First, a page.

Interview with Matt Murphy

Matt Murphy

Matt Murphy

We conclude our tour of the At Large #4 candidates who seek to follow term-limited Council Member C. O. Bradford with Matt Murphy. A Navy veteran and former professional golfer, Murphy is now a certified fire protection engineering designer. He and his wife, in partnership with Texas Children’s Hospital, started the Shawn’s Anomaly awareness campaign, providing education, hope & help to families affected by birth defects, in honor of their son, who survived a rare birth defect. Murphy is also the producer of a short film documentary, Last Seat at the Dome, done to help the Dome preservation effort; he contacted me about this last year while working on the film. Here’s the interview:

(Note: This interview took place after the Supreme Court ruling that required a repeal or referendum on HERO.)

You can see all of my interviews as well as finance reports and other information on candidates on my 2015 Election page.

Two Council challengers to incumbents

So far all of the action we’ve seen for city offices has been for the open seats being vacated by term-limited incumbents. Recently I became aware of two folks who plan to run for offices that will have incumbents on the ballot as well. First up is Jan Clark, who sent me an announcement about her candidacy for At Large #5. From her Facebook page:

Jan Clark

Jan Clark is pleased to announce her candidacy for Houston City Council At-Large Position 5. She is a proud almost-native Houstonian and unabashed Houston booster. Jan brings fourteen years of municipal law experience in addition to her more than forty years of residency in Houston.

Jan grew up in the Inwood Forest area of northwest Houston and attended public schools. Jan worked in the food and beverage industry to support herself and pay for much of her education. She earned a Bachelor of Science in Political Science from the University of Houston and a Juris Doctorate from the University of Houston Law Center. While at the Law Center, she received the Faculty’s Distinguished Service Award. In addition, she was awarded two Public Interest Fellowships.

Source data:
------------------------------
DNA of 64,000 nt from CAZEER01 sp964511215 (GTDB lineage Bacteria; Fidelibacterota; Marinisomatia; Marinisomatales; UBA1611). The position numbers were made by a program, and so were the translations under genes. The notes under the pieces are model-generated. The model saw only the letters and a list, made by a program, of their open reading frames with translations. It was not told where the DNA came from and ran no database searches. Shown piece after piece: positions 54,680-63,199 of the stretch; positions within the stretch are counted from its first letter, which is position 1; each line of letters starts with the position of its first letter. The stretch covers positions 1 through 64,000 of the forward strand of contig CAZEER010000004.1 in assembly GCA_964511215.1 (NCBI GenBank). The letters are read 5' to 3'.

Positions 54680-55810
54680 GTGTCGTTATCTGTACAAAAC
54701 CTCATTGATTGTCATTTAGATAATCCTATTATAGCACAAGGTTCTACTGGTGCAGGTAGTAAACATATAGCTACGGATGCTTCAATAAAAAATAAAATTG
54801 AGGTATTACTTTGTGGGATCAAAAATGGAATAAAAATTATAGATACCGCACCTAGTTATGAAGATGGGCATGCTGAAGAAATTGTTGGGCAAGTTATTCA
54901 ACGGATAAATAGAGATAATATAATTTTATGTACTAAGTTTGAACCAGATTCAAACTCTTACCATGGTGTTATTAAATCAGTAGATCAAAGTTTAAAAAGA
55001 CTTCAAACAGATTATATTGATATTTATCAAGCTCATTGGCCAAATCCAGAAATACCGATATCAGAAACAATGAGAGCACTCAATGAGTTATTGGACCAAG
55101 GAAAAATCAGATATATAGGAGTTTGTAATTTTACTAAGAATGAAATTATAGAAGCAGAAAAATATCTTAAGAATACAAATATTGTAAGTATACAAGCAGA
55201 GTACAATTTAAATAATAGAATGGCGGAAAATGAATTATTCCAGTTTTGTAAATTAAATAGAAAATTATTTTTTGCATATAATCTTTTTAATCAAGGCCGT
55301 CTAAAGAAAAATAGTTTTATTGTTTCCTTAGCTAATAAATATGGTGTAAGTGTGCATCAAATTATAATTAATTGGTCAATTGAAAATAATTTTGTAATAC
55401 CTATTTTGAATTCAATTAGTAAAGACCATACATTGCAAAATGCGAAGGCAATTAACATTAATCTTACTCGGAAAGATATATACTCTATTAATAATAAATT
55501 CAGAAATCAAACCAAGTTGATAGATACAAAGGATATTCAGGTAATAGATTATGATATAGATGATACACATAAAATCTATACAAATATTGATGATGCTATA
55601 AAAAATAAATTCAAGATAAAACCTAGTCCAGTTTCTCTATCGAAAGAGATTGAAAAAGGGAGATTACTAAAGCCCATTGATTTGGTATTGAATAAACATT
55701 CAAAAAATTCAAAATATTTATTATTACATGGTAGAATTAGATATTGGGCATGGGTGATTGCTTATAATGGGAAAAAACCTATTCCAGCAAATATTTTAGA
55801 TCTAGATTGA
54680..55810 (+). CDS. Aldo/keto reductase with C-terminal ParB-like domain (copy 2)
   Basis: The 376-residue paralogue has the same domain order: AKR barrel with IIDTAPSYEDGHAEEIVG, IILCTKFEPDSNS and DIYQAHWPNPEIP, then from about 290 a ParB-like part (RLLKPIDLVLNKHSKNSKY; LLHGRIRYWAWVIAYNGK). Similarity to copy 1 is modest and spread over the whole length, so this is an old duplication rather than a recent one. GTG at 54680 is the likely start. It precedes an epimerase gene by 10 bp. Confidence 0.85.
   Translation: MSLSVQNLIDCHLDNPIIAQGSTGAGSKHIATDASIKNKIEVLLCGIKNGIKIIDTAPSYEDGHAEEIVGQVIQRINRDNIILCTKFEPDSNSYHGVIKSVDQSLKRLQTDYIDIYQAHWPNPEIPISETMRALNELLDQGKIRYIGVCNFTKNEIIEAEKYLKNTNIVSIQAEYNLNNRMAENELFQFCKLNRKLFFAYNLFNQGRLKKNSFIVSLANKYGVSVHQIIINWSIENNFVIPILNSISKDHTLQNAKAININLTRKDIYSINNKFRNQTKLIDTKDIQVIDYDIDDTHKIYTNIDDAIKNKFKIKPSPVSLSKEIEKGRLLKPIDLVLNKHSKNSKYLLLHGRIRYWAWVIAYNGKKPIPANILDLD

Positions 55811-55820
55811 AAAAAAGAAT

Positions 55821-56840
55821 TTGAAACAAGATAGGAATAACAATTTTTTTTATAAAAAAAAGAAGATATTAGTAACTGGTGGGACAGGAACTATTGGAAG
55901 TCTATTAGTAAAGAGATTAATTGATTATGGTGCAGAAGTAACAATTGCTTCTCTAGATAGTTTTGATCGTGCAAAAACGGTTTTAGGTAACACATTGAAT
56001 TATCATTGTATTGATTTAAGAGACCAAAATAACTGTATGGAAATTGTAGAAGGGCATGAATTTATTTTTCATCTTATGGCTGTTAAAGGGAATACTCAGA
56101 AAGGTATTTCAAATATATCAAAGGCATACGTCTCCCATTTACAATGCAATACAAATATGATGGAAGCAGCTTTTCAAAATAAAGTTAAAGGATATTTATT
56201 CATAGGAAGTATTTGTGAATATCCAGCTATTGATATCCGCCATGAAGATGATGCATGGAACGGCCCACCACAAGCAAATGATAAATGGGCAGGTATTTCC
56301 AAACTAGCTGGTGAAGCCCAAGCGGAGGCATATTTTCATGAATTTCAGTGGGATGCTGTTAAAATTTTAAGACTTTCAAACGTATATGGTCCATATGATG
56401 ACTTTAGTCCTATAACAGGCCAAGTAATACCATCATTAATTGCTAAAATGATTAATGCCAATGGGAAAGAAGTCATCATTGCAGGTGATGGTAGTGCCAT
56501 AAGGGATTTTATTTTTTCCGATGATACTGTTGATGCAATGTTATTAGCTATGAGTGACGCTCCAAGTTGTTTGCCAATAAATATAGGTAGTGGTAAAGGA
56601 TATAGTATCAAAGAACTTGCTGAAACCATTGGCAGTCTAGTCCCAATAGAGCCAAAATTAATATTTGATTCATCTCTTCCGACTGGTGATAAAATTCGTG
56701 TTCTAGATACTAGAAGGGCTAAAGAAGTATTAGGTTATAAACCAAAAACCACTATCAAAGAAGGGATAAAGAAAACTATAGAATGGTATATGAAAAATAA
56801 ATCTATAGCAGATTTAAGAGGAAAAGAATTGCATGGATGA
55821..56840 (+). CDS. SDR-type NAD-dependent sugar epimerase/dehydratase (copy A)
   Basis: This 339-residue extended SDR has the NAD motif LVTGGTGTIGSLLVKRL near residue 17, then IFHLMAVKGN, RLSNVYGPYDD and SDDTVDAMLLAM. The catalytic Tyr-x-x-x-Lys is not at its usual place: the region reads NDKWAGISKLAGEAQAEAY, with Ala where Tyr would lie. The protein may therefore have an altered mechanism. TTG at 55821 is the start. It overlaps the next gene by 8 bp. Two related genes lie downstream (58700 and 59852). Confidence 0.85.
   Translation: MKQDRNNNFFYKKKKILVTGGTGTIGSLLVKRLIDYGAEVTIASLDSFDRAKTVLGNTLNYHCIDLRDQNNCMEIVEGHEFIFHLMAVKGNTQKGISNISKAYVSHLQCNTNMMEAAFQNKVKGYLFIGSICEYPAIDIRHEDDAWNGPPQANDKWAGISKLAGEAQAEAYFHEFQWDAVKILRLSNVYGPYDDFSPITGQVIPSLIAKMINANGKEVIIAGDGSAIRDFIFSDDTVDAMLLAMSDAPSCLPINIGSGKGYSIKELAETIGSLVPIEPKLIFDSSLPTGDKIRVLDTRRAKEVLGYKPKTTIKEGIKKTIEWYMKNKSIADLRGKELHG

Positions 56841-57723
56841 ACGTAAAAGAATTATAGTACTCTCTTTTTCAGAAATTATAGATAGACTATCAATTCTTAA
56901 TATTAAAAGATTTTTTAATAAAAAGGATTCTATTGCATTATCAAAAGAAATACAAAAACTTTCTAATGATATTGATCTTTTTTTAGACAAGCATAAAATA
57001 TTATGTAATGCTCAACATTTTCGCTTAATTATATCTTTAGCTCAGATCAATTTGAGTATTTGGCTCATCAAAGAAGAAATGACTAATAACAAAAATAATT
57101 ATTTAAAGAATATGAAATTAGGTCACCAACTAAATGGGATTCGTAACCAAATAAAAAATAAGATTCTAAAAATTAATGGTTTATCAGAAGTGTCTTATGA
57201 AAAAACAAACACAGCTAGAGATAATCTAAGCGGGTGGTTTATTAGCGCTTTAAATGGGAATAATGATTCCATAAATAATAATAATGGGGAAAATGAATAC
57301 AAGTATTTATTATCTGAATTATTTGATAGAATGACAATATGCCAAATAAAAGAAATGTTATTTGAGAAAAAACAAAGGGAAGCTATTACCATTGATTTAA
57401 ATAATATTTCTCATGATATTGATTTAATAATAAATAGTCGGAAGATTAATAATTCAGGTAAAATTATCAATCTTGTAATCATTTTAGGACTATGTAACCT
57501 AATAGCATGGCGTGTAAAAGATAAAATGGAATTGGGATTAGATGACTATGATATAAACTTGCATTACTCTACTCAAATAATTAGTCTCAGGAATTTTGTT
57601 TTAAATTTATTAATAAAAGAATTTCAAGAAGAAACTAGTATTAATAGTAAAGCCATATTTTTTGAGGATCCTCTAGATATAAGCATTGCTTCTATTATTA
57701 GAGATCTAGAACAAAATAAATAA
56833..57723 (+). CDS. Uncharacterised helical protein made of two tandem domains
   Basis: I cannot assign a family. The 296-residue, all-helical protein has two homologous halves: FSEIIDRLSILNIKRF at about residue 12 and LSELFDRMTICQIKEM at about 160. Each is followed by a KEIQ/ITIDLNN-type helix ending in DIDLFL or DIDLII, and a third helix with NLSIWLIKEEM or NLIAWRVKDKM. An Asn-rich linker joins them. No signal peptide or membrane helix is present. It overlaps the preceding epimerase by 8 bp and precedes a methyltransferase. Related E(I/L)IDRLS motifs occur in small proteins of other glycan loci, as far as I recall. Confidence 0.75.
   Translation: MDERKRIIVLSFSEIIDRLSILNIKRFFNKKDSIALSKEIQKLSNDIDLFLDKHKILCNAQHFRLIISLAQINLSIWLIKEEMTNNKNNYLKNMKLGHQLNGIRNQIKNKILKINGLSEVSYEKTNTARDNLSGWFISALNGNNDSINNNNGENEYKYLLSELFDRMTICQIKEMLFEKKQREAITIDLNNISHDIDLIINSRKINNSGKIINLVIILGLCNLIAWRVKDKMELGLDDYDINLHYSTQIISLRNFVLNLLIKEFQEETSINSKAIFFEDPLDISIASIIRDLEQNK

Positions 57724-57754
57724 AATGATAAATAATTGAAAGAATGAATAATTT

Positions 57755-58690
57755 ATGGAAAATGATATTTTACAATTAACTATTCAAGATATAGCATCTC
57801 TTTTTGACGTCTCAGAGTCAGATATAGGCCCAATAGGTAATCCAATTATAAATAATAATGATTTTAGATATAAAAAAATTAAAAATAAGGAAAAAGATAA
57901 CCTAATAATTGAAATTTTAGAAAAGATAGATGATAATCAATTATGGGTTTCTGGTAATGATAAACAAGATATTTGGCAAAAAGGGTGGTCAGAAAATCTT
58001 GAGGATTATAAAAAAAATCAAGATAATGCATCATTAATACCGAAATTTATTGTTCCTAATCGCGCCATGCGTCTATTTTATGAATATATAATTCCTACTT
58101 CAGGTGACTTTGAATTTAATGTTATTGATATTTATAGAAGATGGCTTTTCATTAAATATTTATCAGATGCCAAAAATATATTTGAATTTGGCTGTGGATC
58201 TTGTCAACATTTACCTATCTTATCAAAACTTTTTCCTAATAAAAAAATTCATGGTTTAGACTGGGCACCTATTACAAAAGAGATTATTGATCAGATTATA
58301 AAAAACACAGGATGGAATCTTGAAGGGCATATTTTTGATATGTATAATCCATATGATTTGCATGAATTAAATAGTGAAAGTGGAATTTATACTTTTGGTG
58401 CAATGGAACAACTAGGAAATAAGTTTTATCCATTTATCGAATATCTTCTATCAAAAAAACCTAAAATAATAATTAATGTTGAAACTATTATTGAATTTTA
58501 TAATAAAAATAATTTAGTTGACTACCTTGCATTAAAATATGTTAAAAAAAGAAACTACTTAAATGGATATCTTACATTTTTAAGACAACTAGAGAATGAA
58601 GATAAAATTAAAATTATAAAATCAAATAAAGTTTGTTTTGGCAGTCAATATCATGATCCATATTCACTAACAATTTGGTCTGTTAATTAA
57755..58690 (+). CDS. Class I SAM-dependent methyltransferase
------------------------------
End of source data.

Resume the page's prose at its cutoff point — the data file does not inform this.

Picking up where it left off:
Jan began her legal career in the City of Houston as a Municipal Prosecutor. She accepted greater challenges and responsibilities throughout her career in municipal law in a practice that encompassed aviation to zoning (in another city). Jan served as the advisor to the Mayor’s Office for Cultural Affairs for civic art, and worked with the Office of Business Opportunity on small and disadvantaged business and Hire Houston First programs. Jan was awarded the Edward A. Cazares Award for Excellence and Professionalism in Municipal Law while at the City of Houston.

After leaving the City in 2012, Jan established a successful real estate practice taking her to neighborhoods all around Houston. She has seen not only the greatness of Houston and its people but also the very real effects of the decisions made at City Hall.

“I believe knowledge and experience about city government are positive attributes needed on City Council. As a councilmember, I will focus on long-term solutions for our transportation, infrastructure and fiscal challenges. I believe we need stable, responsible structure and continuity regardless of the length of any particular mayoral administration. I pledge to use every available tool to open opportunities for more small businesses in order to grow our economy. Houston needs serious people committed to ensuring our city government works efficiently and effectively for all Houstonians.“